tc -d qdisc replace dev eth1 parent root handle 100 taprio num_tc 4 \
      map 3 3 3 3 3 3 1 3 3 3 3 3 3 3 3 3 \
      queues 1@0 1@1 1@2 1@3 \
      base-time 1588076872000000000 \
      sched-entry S 01 200000 \
      sched-entry S 02 100000 \
      sched-entry S 04 100000 \
      sched-entry S 08 100000 \
      sched-entry S 01 200000 \
      sched-entry S 02 100000 \
      sched-entry S 04 100000 \
      sched-entry S 08 100000 \
      clockid CLOCK_TAI

# enable etf qdisc on queue 1 which corresponds to traffic class 1
tc qdisc replace dev eth1 parent 100:2 etf clockid CLOCK_TAI \
      delta 5000000 offload

# create vlan interface and set egress map.
ip link add link eth1 name eth1.3 type vlan id 3
vconfig set_egress_map eth1.3 6 6
ifconfig eth1 up
ip link set eth1.3 up

# launch ptp programs, ptp4l and phc2sys, to synchronize the PTP clock and
# the system clock.
ptp4l -f /etc/ptp4l.cfg -m &
phc2sys -s eth1 -c CLOCK_REALTIME -w -O 0 -m &
../_images/tsn_case2_etf.png

Figure 4: Performance Report of Case 2

In this test, the indicator of RT Application latency got similar result with that of Case 1. It is expected since there are no any optimizations done on it. Scheduled times was well controlled (ranged from 1253.188us to 1253.343us) which indicates the TSN feature is functional. The indicator of TSN Network jitter also proved it.

  • Case 3, based on the setting of Case 2, enable 802.1qbv support on the TSN switch, and iperf3 were running on Node 3 and Node 4 to transfer massive best-effort traffic to stress the overall network communication.

# iperf3 -c 192.168.1.2 -b 0 -u -l 1448 -t 86400
Connecting to host 192.168.1.2, port 5201
[  5] local 192.168.1.3 port 43752 connected to 192.168.1.2 port 5201
[ ID] Interval           Transfer     Bitrate         Total Datagrams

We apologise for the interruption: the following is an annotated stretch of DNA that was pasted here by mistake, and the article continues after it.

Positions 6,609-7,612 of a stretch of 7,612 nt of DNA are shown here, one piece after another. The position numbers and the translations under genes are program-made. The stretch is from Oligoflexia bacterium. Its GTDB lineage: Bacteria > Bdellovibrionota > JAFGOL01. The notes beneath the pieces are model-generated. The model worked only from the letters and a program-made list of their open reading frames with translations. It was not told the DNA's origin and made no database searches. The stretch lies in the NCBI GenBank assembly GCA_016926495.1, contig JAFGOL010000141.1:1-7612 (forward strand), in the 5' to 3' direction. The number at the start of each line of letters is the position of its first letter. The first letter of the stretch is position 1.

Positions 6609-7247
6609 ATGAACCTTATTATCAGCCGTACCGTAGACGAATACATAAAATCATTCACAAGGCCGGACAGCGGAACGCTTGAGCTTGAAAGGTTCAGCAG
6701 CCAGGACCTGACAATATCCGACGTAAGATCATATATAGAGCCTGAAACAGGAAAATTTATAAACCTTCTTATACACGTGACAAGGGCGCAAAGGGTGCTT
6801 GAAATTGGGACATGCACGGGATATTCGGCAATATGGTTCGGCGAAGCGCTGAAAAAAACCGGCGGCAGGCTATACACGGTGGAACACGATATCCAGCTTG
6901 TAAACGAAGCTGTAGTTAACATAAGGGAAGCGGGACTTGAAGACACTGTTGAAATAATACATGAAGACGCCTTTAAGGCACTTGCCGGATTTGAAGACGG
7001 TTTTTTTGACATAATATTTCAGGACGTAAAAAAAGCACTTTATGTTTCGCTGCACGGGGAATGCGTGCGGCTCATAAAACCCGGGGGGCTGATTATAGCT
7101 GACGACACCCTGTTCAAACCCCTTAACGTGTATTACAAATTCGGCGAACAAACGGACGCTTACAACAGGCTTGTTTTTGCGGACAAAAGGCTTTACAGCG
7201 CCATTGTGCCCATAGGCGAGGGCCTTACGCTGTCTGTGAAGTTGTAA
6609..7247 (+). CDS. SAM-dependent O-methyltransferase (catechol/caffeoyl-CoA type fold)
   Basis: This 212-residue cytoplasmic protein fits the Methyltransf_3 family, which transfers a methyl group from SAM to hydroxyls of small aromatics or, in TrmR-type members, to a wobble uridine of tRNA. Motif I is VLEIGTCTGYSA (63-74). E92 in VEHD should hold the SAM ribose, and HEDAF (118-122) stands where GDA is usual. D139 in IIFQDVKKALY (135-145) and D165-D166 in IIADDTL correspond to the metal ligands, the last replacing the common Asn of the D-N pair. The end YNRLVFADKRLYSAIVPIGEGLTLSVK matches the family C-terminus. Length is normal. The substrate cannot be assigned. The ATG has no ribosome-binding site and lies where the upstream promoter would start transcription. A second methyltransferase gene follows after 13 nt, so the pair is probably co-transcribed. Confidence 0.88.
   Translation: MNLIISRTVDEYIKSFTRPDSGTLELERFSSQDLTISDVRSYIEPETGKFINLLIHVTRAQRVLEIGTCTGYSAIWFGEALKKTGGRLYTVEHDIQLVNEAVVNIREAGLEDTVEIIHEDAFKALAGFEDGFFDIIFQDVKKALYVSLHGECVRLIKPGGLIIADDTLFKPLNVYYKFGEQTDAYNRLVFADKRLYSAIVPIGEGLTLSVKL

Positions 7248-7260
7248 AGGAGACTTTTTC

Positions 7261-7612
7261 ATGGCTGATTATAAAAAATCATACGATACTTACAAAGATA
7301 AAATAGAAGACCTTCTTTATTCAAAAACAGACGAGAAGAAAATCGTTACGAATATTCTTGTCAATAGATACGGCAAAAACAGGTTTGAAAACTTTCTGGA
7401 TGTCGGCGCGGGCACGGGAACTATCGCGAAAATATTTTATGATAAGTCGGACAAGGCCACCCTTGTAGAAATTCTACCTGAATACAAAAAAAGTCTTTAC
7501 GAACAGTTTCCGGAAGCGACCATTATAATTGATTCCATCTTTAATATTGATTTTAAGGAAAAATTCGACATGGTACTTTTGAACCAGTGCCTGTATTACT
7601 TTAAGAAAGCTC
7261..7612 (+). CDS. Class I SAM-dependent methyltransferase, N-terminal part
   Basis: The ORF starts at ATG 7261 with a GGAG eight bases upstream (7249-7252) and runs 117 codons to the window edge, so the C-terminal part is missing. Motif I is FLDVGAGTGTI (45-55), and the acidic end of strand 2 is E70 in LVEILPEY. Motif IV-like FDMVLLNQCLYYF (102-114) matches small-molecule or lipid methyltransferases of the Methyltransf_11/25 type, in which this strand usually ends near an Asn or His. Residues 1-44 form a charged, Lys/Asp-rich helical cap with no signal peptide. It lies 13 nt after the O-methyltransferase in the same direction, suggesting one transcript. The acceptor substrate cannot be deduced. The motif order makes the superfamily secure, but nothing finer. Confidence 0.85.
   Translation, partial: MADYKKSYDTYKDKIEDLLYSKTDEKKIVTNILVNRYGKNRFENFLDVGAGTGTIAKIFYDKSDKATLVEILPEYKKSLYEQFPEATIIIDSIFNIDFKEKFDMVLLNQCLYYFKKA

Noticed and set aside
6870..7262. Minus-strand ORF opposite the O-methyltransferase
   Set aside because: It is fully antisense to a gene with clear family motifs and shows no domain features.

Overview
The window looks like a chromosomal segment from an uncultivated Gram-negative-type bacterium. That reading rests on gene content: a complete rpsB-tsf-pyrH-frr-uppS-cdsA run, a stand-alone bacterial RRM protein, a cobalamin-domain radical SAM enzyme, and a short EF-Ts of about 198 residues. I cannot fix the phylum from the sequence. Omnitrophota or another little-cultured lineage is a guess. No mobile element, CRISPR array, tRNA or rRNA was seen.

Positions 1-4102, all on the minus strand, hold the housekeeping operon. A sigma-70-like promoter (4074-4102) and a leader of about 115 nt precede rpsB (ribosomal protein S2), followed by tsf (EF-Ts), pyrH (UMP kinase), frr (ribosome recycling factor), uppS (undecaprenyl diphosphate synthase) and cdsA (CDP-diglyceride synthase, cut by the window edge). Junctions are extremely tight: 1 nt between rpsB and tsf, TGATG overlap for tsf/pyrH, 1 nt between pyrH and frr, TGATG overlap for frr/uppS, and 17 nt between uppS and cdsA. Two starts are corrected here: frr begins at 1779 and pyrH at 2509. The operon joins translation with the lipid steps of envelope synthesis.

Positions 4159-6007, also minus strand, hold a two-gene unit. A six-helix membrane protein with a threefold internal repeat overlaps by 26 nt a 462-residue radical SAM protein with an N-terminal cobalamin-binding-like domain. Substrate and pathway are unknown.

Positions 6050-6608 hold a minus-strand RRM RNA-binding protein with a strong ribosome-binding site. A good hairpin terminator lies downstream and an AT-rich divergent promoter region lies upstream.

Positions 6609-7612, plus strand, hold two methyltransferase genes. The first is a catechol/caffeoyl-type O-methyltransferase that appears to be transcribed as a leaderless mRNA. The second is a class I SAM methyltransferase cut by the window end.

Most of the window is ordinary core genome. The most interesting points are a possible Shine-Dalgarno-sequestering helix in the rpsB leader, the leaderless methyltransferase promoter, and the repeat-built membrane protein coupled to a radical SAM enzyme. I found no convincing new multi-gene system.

[  5]   0.00-1.00   sec   114 MBytes   956 Mbits/sec  82570
[  5]   1.00-2.00   sec   114 MBytes   956 Mbits/sec  82550
[  5]   2.00-3.00   sec   114 MBytes   957 Mbits/sec  82580
[  5]   3.00-4.00   sec   114 MBytes   956 Mbits/sec  82560
[  5]   4.00-5.00   sec   114 MBytes   956 Mbits/sec  82560
[  5]   5.00-6.00   sec   114 MBytes   956 Mbits/sec  82560
[  5]   6.00-7.00   sec   114 MBytes   957 Mbits/sec  82570
[  5]   7.00-8.00   sec   114 MBytes   956 Mbits/sec  82560
# iperf3 -s
-----------------------------------------------------------
Server listening on 5201
-----------------------------------------------------------
Accepted connection from 192.168.1.3, port 48494
[  5] local 192.168.1.2 port 5201 connected to 192.168.1.3 port 50593
[ ID] Interval           Transfer     Bitrate         Jitter    Lost/Total Datagrams
[  5]   0.00-1.00   sec  42.1 MBytes   353 Mbits/sec  0.055 ms  48060/78512 (61%)
[  5]   1.00-2.00   sec  44.2 MBytes   371 Mbits/sec  0.066 ms  50532/82531 (61%)
[  5]   2.00-3.00   sec  44.2 MBytes   371 Mbits/sec  0.063 ms  50593/82592 (61%)
[  5]   3.00-4.00   sec  44.2 MBytes   371 Mbits/sec  0.059 ms  50534/82534 (61%)
[  5]   4.00-5.00   sec  44.2 MBytes   371 Mbits/sec  0.060 ms  50619/82619 (61%)
[  5]   5.00-6.00   sec  44.2 MBytes   371 Mbits/sec  0.062 ms  50506/82504 (61%)
[  5]   6.00-7.00   sec  44.2 MBytes   371 Mbits/sec  0.059 ms  50563/82563 (61%)
../_images/tsn_case3_etf_heavytraffic.png

Figure 5: Performance Report of Case 3

The result was very similar with that of Case 2. It demonstrated that even a great amount of best-effort traffic was sent to the TSN network, the time-sensitive packets sent from sample-app-taprio was not impacted. The determinism was still guaranteed.

Summary

In this guide, we introduced how to enable TSN support in Kata containers on StarlingX platform. The experimental results demonstrated the capability of TSN in Kata containers. The cycle time (2ms) is not small enough for some critical use cases. In the future, some optimizations could be done to achieve better performance, such as, replacing standard kernel with real-time kernel.